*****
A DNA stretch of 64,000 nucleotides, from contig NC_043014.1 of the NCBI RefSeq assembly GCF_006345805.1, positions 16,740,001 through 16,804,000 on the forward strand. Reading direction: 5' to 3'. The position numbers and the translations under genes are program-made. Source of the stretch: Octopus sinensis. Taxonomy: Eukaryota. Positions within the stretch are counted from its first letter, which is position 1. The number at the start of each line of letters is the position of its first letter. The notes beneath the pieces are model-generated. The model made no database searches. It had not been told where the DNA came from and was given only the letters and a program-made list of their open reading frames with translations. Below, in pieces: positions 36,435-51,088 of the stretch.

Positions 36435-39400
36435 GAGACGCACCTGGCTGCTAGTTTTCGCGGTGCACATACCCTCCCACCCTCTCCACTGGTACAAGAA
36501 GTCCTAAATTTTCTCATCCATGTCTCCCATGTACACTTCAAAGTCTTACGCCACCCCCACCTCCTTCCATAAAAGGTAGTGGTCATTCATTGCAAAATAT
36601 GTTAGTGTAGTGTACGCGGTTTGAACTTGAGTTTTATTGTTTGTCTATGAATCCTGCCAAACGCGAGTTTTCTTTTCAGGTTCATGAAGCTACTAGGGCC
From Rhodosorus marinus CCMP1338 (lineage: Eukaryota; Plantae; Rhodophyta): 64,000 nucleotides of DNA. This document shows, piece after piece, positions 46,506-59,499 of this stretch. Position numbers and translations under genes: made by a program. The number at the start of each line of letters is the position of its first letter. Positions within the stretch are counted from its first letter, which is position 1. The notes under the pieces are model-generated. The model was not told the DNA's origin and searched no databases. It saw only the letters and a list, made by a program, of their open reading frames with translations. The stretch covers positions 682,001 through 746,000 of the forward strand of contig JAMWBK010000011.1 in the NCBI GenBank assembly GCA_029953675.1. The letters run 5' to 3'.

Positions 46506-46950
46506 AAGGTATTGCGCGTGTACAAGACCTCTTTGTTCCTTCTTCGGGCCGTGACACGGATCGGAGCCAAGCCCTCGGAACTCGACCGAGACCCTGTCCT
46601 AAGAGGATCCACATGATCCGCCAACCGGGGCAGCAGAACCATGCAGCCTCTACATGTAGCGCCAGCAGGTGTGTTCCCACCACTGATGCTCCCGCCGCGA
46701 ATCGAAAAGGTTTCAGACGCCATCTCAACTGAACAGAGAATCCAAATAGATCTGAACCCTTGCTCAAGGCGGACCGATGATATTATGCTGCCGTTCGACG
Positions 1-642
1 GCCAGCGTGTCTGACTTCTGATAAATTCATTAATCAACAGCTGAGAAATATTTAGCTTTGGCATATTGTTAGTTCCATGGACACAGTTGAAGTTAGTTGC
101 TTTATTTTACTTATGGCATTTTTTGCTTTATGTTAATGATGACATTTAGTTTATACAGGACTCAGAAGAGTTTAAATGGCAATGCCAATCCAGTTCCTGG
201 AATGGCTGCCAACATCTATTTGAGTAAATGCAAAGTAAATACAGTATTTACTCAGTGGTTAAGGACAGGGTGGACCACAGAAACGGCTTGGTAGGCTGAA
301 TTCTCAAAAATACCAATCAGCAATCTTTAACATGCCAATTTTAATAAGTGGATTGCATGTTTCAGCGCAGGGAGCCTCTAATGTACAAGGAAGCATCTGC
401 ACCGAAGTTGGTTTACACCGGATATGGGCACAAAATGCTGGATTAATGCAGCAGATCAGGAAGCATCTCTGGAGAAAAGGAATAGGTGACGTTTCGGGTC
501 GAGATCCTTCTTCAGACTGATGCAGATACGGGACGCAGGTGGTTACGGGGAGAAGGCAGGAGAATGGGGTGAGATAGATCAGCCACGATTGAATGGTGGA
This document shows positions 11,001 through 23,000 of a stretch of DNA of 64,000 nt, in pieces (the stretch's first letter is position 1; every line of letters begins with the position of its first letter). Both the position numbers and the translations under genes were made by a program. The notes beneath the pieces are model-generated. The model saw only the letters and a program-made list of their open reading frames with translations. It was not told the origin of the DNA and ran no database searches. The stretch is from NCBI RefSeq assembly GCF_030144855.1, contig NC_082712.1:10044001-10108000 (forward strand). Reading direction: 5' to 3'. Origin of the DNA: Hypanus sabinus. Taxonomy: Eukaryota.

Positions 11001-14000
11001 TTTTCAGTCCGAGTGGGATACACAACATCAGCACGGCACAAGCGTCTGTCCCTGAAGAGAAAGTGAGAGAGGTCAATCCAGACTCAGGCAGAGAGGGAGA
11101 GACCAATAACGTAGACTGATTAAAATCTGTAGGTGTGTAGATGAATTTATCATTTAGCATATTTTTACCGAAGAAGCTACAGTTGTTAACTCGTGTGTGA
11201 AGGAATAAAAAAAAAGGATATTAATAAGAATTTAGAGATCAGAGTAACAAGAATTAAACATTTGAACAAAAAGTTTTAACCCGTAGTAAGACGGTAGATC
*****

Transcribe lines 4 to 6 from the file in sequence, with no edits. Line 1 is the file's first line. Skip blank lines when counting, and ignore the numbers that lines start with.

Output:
36501 GTCCTAAATTTTCTCATCCATGTCTCCCATGTACACTTCAAAGTCTTACGCCACCCCCACCTCCTTCCATAAAAGGTAGTGGTCATTCATTGCAAAATAT
36601 GTTAGTGTAGTGTACGCGGTTTGAACTTGAGTTTTATTGTTTGTCTATGAATCCTGCCAAACGCGAGTTTTCTTTTCAGGTTCATGAAGCTACTAGGGCC
From Rhodosorus marinus CCMP1338 (lineage: Eukaryota; Plantae; Rhodophyta): 64,000 nucleotides of DNA. This document shows, piece after piece, positions 46,506-59,499 of this stretch. Position numbers and translations under genes: made by a program. The number at the start of each line of letters is the position of its first letter. Positions within the stretch are counted from its first letter, which is position 1. The notes under the pieces are model-generated. The model was not told the DNA's origin and searched no databases. It saw only the letters and a list, made by a program, of their open reading frames with translations. The stretch covers positions 682,001 through 746,000 of the forward strand of contig JAMWBK010000011.1 in the NCBI GenBank assembly GCA_029953675.1. The letters run 5' to 3'.